It is what you might call the American nightmare. A man steals a $2 can of beer, and gets caught. He’s then sentenced to wear an electronic monitoring bracelet for a year. This, it turns out, is no free lunch.
The man ends up owing the company that makes the ankle bracelet – Sentinel Offender Services – more than a thousand dollars in fees and late payment penalties. He sells his blood plasma to make payments but cannot raise enough. Subsequently, a Georgia court jails the man, not for stealing a can of beer, but for failing to cough up the debt he owes Sentinel.
Where once probation was a public service provided free to offenders, now a number of US states outsource the job to private companies, such as Sentinel, who are free to charge probationers for their own supervision. Many Americans who got into trouble with the law in the first place because they ran out of money – failing to renew a driver’s licence, for example – end up owing far more to the companies that oversee their probation.
Only in America, eh? Yes and no. The UK Ministry of Justice is in the process of privatising its probation services, and guess who’s in the running for a contract in 6 of the 21 package areas? Why if it isn’t those ticklesome folk at Sentinel. For the moment, there’s no sign that the "offender-funded" model they pioneered will cross the pond. But from 2015 – if all goes to plan – private companies will be responsible for the probation of more than two-thirds of released prisoners.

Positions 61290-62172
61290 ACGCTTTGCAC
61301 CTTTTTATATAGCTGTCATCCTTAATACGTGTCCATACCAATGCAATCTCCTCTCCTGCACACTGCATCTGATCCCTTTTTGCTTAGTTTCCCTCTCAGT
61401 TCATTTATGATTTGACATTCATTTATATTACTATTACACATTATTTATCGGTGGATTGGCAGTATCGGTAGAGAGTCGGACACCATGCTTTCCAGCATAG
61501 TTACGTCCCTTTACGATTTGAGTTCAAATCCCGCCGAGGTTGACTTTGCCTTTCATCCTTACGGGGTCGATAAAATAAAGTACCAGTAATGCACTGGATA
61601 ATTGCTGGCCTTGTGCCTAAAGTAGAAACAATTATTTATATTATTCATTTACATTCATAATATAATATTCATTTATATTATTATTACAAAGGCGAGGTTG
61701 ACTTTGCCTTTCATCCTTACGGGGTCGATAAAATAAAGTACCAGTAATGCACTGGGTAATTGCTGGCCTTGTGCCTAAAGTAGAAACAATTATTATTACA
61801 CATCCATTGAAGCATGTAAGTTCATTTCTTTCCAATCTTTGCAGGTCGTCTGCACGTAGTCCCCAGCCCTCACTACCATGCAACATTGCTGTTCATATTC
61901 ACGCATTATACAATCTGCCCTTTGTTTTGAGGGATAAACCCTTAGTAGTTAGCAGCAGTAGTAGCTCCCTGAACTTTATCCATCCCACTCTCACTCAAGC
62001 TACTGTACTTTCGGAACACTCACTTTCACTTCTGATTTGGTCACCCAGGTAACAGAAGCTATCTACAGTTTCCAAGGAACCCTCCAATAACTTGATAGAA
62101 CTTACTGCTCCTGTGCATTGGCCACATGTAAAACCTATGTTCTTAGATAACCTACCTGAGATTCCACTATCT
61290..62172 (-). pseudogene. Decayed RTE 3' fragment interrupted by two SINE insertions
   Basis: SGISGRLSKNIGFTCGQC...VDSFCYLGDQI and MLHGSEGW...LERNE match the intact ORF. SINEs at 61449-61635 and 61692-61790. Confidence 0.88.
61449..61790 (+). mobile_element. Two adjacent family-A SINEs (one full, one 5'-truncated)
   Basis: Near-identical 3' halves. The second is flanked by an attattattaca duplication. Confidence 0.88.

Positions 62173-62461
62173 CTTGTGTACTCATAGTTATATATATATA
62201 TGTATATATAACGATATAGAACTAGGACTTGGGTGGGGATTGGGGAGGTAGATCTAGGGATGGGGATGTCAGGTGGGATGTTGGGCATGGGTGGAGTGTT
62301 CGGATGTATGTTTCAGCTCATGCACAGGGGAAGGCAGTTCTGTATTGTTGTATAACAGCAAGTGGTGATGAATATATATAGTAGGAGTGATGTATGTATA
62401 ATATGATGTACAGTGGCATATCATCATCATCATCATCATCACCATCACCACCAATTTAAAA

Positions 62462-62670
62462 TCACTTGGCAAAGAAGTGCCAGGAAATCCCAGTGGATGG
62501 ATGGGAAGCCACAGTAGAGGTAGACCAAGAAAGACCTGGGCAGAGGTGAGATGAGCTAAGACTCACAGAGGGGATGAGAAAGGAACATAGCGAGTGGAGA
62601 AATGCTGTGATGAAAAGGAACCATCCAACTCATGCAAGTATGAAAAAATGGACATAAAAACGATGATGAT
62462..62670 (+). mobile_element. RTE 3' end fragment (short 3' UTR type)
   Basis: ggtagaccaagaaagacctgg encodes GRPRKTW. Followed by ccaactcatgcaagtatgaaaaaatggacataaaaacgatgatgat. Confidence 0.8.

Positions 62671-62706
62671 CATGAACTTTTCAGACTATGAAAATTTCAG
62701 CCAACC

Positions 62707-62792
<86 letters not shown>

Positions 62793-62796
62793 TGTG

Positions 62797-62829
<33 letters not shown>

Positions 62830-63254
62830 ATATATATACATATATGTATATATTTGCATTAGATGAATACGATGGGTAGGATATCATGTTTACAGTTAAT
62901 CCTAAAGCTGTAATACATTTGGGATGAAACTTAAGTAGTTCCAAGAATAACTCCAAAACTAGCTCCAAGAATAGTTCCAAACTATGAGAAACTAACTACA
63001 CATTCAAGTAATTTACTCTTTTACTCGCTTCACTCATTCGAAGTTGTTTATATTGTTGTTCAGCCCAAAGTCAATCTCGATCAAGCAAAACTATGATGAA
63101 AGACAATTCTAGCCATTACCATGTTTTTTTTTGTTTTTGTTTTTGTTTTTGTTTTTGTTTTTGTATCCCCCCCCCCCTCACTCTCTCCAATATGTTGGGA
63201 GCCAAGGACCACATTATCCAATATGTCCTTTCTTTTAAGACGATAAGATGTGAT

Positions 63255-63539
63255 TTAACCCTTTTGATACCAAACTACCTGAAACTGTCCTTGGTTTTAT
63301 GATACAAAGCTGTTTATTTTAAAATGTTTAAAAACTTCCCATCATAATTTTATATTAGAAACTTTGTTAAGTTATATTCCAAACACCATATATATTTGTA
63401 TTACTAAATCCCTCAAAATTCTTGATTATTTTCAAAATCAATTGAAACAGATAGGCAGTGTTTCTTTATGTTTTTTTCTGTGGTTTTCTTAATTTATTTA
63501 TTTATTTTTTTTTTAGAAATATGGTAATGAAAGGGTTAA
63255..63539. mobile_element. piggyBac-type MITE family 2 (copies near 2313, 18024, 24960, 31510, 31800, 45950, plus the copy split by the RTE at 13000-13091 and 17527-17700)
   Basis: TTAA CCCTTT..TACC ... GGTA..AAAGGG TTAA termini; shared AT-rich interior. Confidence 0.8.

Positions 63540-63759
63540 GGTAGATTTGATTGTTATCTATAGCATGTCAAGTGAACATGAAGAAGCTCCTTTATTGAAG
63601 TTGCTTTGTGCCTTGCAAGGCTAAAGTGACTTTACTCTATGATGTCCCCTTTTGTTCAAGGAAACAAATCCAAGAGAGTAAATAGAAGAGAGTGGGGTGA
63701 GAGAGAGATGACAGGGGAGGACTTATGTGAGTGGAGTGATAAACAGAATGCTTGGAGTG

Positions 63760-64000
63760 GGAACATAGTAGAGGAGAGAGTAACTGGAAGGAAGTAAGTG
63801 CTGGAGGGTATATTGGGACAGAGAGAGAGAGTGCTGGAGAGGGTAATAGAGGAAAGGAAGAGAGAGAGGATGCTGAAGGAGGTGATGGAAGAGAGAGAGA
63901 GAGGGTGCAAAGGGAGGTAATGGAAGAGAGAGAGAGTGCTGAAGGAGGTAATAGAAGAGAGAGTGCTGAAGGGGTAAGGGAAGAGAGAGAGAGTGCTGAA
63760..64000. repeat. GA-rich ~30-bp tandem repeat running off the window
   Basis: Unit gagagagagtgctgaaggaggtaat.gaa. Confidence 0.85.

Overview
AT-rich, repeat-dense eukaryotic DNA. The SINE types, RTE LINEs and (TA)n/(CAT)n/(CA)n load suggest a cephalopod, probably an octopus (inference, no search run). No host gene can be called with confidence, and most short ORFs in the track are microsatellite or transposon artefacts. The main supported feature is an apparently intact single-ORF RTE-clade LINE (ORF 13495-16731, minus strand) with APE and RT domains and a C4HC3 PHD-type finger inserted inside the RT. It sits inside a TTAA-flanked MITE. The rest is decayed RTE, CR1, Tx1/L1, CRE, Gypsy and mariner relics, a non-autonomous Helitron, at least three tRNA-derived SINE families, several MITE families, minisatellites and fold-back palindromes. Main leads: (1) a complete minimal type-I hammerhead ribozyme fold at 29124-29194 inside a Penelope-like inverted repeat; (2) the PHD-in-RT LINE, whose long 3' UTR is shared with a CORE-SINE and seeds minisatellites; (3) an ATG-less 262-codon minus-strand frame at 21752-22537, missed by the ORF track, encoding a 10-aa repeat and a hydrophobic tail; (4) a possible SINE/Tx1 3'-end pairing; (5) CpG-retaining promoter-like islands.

Right now, all is not going to plan. Let me refer you to a few lines from a promotional video for Crest Advisory, a firm which offers crisis communications services to any company that wants a piece of the probation pie: “Transforming Rehabilitation presents a unique set of risks to the reputations of those who want to deliver it. It’s politically controversial [and] it’s operationally challenging, a frontline public service involving vulnerable and sometimes chaotic people. In probation, when things go wrong, the results can be tragic.”
In other words, you’d better be prepared for some extremely bad press if, say, a felon your company is supposed to be handling stabs somebody on the street. And if people have reason to believe that you were cutting corners to boost profit margins, well, you’re going to need plenty of rope to get out of that hole.
Ex-convicts went AWOL, and worse, with probation under full state control. But on the whole the service was doing a fine job. To justify his dismantling of it, Justice Secretary Chris Grayling had to fudge statistics and dance around the fact that re-offending rates have been falling since 2006-07.
At times, the instinctive left-wing opposition to privatisation falls foul of common sense. This is not one of those times. The Government’s own project assessment system has given Transforming Rehabilitation a "red" warning – its worst. Even putting aside ethical objections to the introduction of a profit-motive into complex social work (and they take some putting aside) commercial ones remain. There’s money to be made here, sure. But, with lives on the line, can it possibly be enough?